Acne Drug Restrictions Fuel Debate
'iPledge' Designed to Prevent Exposure to Accutane During Pregnancy
WebMD News Archive
Feb. 28, 2006 -- A new safety program designed to prevent fetal exposure to the acne drug isotretinoin (Accutane) is due to start Wednesday, despite critics who say the program won't work.
The program is the latest of several attempts over recent years to prevent women from taking the drug while pregnant or from becoming pregnant during treatment.
The FDA is pushing ahead with plans to launch the program, known as iPledge, on March 1, despite protests from dermatologists complaining that it is overly burdensome and won't succeed in preventing exposures.
The drug has been sold in the U.S. since 1982 and is intended for patients with severe, scarring acne that does not respond to other treatments.
Isotretinoin has been shown effective against severe acne. But the drug can also cause severe birth defects, mental retardation, premature birth, and spontaneous abortions in the fetuses of women who take it while pregnant.
The program will require all patients taking the drug to register online before receiving a prescription. Doctors must counsel women of childbearing age about the importance of not becoming pregnant while on the drug and women will have to sign a consent form acknowledging the drug's risks. Also, negative pregnancy tests will be needed before starting the drug, every month before receiving a refill prescription, right after the last medication dose, and one month after that last dose.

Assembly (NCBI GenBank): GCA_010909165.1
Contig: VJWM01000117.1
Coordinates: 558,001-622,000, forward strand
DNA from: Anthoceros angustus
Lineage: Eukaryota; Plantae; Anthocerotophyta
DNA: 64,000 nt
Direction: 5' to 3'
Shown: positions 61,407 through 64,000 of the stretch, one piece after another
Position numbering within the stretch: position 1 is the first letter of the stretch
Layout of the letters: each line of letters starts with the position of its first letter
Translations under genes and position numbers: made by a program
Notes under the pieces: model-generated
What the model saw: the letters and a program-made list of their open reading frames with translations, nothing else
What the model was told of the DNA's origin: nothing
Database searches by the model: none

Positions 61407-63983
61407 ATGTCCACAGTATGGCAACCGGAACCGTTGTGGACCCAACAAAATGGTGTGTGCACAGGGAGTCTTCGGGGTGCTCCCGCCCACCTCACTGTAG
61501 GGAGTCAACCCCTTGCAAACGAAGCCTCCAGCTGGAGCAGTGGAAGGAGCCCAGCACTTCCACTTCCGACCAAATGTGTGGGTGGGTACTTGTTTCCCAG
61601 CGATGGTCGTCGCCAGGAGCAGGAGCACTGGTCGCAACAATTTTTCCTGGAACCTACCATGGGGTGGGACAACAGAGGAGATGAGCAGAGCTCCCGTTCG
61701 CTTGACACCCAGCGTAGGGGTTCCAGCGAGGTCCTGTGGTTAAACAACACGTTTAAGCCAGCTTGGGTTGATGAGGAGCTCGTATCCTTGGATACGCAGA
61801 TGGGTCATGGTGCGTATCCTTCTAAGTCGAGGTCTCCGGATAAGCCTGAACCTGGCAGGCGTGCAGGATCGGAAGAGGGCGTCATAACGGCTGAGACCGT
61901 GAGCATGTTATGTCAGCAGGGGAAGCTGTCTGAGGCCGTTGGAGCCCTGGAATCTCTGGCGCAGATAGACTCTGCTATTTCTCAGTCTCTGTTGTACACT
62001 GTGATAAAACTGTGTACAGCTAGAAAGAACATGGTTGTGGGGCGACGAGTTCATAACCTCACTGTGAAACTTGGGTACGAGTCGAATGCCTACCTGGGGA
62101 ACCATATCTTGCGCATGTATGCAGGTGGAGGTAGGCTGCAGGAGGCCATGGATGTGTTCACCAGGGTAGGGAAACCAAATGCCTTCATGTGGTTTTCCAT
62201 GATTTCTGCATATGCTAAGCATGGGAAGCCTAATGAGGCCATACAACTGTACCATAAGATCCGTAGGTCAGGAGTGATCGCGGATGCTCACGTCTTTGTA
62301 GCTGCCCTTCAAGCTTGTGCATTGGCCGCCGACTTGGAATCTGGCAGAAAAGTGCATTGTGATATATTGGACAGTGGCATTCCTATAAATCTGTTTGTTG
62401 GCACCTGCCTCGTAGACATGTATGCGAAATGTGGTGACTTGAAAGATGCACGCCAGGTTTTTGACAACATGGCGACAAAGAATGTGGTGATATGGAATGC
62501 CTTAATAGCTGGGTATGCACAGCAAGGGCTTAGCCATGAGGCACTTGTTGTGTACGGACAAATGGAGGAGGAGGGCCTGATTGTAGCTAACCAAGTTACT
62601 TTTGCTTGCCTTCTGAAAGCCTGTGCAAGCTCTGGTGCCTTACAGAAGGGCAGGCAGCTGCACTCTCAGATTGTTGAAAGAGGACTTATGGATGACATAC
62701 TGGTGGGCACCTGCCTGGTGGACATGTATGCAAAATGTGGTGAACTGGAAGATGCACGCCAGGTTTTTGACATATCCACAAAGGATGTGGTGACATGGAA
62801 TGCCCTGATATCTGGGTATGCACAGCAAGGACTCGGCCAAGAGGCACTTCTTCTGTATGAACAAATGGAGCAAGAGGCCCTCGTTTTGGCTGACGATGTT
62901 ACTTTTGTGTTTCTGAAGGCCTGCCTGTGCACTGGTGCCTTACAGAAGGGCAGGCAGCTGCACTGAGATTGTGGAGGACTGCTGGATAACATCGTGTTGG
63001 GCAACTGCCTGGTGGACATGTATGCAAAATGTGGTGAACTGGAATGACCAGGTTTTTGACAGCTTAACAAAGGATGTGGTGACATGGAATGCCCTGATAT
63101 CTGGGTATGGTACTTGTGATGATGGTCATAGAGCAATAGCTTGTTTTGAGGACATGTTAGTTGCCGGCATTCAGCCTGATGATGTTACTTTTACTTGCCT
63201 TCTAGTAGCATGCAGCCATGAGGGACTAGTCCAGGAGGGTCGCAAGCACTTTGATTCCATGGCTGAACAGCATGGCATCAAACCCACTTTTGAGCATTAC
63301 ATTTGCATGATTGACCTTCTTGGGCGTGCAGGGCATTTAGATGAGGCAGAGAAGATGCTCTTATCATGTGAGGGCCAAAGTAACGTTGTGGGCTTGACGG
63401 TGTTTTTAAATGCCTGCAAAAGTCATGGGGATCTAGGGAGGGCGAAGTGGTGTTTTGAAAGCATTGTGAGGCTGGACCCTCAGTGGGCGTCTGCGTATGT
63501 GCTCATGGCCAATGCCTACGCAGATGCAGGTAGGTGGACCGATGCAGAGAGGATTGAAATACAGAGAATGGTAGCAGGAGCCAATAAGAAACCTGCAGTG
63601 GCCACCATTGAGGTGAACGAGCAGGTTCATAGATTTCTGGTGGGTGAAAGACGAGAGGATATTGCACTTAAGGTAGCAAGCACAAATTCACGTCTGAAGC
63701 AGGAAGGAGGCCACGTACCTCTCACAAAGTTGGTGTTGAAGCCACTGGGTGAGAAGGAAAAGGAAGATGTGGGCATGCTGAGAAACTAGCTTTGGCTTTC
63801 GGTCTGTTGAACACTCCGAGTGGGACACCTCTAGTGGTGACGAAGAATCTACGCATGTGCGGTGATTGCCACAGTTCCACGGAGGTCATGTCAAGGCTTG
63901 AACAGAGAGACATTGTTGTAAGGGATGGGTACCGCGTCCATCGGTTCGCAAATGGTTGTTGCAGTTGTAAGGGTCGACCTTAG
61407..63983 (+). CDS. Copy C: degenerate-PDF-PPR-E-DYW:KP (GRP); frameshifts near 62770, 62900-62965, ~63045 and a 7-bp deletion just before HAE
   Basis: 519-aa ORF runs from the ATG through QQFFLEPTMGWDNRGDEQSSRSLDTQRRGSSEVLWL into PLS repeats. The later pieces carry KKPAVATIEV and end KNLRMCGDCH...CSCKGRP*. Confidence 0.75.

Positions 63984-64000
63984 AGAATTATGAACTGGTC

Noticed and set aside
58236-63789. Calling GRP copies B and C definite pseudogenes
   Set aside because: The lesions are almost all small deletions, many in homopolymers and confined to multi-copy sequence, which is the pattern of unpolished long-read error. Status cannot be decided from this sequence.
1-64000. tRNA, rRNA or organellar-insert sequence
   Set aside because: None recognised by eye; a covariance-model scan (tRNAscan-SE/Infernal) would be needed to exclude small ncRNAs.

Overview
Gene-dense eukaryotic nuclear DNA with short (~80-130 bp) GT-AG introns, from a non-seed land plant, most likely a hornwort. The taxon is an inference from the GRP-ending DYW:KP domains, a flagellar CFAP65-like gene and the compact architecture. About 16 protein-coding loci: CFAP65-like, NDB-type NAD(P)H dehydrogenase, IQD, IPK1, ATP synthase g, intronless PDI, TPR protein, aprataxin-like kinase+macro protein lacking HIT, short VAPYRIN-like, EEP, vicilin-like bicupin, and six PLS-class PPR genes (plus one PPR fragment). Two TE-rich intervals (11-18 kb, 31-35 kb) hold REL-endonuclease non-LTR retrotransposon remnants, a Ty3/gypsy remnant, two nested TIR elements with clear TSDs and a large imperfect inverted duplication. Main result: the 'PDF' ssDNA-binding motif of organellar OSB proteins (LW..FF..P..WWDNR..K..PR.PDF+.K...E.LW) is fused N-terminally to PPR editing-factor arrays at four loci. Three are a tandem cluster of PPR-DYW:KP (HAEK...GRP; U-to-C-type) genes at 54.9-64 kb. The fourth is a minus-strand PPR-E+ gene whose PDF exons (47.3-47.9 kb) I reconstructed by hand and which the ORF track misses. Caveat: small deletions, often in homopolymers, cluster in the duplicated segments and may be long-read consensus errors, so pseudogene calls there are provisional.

Women of childbearing age also must have two negative pregnancy tests and commit to using two simultaneous forms of contraception before being given a starting prescription. Doctors, pharmacies, and drug wholesalers must also register with iPledge to be eligible to prescribe and distribute isotretinoin.
"It's a comprehensive program involving all the parties," says Susan Cruzan, an FDA spokeswoman.
The agency said in a statement last week that it had worked with drug makers and others "to maintain a critical balance between access to the drug by patients who need it and ensuring its safe use."
But physician groups asked the FDA to delay the launch of the program because of complaints of long waits on a call-in line and a rule requiring women to receive pregnancy test results no more than a week after meeting with a doctor.
"It puts too much bureaucracy between patients and physicians," Clay Cockerell, MD, president of the American Academy of Dermatology, tells WebMD.
An estimated 30,000 physicians have already signed on with the registry to be eligible to prescribe isotretinoin. Less than 30,000 patients are estimated to have signed up with iPledge, which is being run by Covance, Inc., a drug services company.
But Cockerell says dermatologists are already keenly aware of isotretinoin's risks and that the program won't prevent patients from finding the drug on the Internet.